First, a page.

At least 45 others were injured in the incident. The explosive device was contained in a briefcase. A second explosive device was found and defused at Ploshchad Vosstaniya metro station. The suspected perpetrator was named as Akbarzhon Jalilov, an ethnic Uzbek born in
Prior to the attack, Chechen separatists had been responsible for a number of terrorist attacks in
Vladimir Putin was visiting
On 3 April 2017, a device containing 200–300 grams (0.44–0.66 lb) of explosives detonated on a train traveling through a tunnel between the Sennaya Ploshchad and Tekhnologichesky Institut stations of the Saint Petersburg Metro. According to a statement from the Ministry of Emergency Situations, the bomb was detonated on the third car of the train. Eyewitnesses said the blast occurred near the door and immediately after the explosion, smoke filled the platform. Video from social media showed multiple victims on the platform and a metal door twisted due to the force of the blast. Following reports of the explosion, all metro stations in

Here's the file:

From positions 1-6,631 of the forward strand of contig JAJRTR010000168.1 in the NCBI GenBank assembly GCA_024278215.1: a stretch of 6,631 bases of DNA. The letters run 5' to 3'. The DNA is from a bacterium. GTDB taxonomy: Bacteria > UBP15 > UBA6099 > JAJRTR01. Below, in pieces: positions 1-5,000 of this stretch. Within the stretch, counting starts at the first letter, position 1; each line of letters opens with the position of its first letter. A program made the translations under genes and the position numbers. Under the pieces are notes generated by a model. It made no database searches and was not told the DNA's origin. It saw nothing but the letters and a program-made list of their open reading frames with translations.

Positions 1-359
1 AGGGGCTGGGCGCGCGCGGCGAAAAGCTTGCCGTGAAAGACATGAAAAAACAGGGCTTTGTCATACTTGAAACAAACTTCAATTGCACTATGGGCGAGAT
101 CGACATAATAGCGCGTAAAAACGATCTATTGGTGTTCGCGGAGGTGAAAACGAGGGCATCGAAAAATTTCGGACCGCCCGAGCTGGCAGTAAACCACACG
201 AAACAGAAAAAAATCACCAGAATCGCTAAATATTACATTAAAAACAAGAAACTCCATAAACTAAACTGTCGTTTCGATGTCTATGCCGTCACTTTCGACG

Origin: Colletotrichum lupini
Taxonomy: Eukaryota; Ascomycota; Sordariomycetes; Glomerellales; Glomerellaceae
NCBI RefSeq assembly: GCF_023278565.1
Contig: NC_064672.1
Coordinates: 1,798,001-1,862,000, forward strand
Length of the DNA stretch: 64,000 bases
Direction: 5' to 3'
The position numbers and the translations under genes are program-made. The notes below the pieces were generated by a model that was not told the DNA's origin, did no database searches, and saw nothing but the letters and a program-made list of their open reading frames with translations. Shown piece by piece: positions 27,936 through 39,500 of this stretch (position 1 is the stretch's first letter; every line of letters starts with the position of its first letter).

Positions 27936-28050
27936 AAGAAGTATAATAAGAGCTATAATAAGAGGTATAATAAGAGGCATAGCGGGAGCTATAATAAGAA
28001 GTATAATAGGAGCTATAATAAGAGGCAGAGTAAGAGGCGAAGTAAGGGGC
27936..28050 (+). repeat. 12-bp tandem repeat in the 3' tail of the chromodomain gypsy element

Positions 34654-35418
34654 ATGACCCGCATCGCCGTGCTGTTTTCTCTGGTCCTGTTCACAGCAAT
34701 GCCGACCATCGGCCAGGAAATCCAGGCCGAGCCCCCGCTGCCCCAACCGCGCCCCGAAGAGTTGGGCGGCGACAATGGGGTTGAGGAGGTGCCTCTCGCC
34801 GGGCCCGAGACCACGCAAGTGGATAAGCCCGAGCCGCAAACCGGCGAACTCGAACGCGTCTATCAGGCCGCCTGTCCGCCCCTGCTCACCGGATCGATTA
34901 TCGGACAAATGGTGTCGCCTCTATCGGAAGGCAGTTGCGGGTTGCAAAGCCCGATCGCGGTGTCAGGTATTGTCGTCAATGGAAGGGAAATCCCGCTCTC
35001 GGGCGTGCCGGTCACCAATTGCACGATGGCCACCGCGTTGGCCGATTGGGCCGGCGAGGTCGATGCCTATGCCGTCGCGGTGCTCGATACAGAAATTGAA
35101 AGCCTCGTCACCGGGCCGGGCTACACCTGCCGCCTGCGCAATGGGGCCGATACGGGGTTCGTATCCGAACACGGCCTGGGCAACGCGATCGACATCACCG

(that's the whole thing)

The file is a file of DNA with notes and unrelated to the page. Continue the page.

A second bomb was discovered at Ploshchad Vosstaniya station; it was subsequently disarmed. The device had ball bearings, screws, and shrapnel and was hidden within a fire extinguisher containing an equivalent of about 1 kilogram (2.2 lb) of TNT. Jalilov’s DNA was found on a bag which containted the extinguisher, suggesting that he intentionally left this bag inside a train vehicle as witnessed by certain passengers.
Security was heightened after the attack. Metal detectors, installed countrywide following the site of another attack seven years previously, were all put into use (they were not in use for several years prior). The Moscow Metro security department said they were ready to assist the Saint Petersburg Metro in case of any help. Local media reported that authorities had found suspicious packages in three
There has so far been no claim of responsibility for the attack. At 16:30 local time (13:30 UTC) on 3 April 2017, the attack was recognised as an "act of terrorism" by the Investigative Committee.
After the attack, dozens of taxi drivers and users of car sharing services such as Uber and Gett started driving people free of charge in the area of Saint Petersburg Ring Road, due to the whole metro system being closed and other means of public transportation overwhelmed by passengers; other drivers encouraged hitchhiking.